In light of the recent standards set by Google and Yahoo for bulk email senders, our first discussion in this series focuses on the “Authenticate Their Email” requirement. This is a crucial step towards enhancing email security and deliverability.
Why Email Authentication?
Google and Yahoo are mandating strong email authentication to protect both email recipients and senders. Proper authentication helps in combating email spoofing and phishing, ensuring the sender’s legitimacy.
Key Authentication Steps for Compliance:
Set Up DMARC: Implement a DMARC policy in your DNS. Begin with a monitor-mode policy (p=none) to track and understand your email sources. Utilize dmarcian’s free DMARC Record Wizard or the DMARC Inspector for initial setup and monitoring.
Utilize SPF and DKIM:
- SPF (Sender Policy Framework): Create an SPF record that lists all authorized email senders for your domain. This helps in preventing spammers from using your domain to send unauthorized emails.
- When setting up your SPF record, it’s important to list only the authorized email senders that use your domain in the “Return-Path.” Avoid overpopulating your SPF record based on general recommendations, especially from third-party providers who often send emails from their own domains.
- To accurately determine which senders should be included in your SPF record, review your DMARC data. This data clearly shows which domain an email provider uses for SPF, helping you make informed decisions about your SPF record entries.
- DKIM (DomainKeys Identified Mail): Enable DKIM for your domain to allow receiving servers to verify that you, the domain owner, actually sent the message. Google specifically requires a DKIM key of 1024 bits or longer, with a 2048-bit key recommended.
Ensure Alignment in DMARC:
- Your emails must pass DMARC, which can be achieved through SPF or DKIM alignment.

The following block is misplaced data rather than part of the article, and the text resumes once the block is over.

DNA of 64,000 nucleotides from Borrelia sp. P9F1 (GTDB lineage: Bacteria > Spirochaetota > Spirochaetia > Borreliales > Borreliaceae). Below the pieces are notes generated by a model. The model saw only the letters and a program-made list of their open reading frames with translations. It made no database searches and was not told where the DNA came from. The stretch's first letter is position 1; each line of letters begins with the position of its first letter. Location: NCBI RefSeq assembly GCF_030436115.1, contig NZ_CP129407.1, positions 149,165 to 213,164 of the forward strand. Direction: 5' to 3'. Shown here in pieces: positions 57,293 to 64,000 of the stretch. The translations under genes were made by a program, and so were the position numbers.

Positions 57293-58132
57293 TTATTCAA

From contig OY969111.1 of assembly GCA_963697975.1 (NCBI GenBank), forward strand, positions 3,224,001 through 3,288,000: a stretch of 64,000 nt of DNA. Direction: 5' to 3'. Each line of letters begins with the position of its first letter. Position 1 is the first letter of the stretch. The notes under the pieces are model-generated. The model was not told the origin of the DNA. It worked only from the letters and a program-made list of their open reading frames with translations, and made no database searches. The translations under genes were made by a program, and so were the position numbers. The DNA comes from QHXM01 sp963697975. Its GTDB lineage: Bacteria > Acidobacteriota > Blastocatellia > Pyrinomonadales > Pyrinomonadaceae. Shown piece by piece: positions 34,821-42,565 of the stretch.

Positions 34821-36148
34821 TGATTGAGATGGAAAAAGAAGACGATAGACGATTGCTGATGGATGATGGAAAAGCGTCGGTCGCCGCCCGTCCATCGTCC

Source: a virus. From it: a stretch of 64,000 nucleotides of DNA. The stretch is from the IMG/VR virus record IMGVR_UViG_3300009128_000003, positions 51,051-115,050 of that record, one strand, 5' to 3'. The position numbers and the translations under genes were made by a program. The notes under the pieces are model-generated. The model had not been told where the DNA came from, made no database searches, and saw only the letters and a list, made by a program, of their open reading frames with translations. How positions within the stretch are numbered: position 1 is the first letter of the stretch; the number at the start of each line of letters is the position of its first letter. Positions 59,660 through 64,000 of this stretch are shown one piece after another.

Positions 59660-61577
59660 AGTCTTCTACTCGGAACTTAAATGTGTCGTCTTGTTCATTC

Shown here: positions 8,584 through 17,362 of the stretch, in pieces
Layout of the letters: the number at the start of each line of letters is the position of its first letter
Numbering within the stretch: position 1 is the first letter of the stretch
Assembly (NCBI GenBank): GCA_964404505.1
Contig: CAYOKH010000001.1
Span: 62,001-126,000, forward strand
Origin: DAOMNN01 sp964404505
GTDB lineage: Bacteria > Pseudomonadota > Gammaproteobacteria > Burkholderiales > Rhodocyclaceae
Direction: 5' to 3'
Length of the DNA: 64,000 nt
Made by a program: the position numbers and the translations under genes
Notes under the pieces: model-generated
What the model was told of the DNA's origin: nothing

- For DKIM, ensure the ‘d=’ value in the email header matches your ‘From:’ domain.
- For SPF, the ‘Return-Path’ should align with your sending domain.
PTR Records for Sending IPs: Verify that each IP address used for sending emails has a corresponding PTR record in DNS, linking the IP address and the sending hostname.This is known as a Forward-confirmed reverse DNS (FCrDNS) lookup. This step is managed by the domain and email administrators of your organization.
- A PTR record, short for Pointer record, is a type of Domain Name System (DNS) record that maps an IP address to a domain name, effectively the reverse of an A or AAAA record. While A and AAAA records translate domain names to IP addresses, a PTR record does the opposite – it provides a way to associate an IP address with a domain name.
- A FCrDNS check involves 3 steps performed by the receiver.
- Reverse DNS Lookup: When an email server receives a message, it performs a reverse DNS lookup to find the domain name associated with the IP address from which the email originated.
- Forward DNS Lookup: After finding the domain name from the PTR record, the server then does a forward DNS lookup on that domain name.
- Verification: The email is considered authentic if the forward DNS lookup returns the same IP address as the original sending IP. This process confirms that the IP address and domain name are legitimately paired, adding a layer of trust.
- Most third-party services and email security providers, like Microsoft 365, already use IPs with correctly configured PTR records that pass Forward-Confirmed Reverse DNS (FCrDNS) checks. No action is needed for these. PTR record setup is mainly required for devices and servers that send emails using IPs directly assigned to customers by their ISPs.
Why It Matters:
Authenticated emails are less likely to be rejected or marked as spam, thereby protecting your organization’s reputation and improving email deliverability.
Next Steps and dmarcian’s Support:
Monitor your DMARC setup using visualization tools and adjust your sending practices as needed. Our platform provides comprehensive tools and support to navigate this authentication process.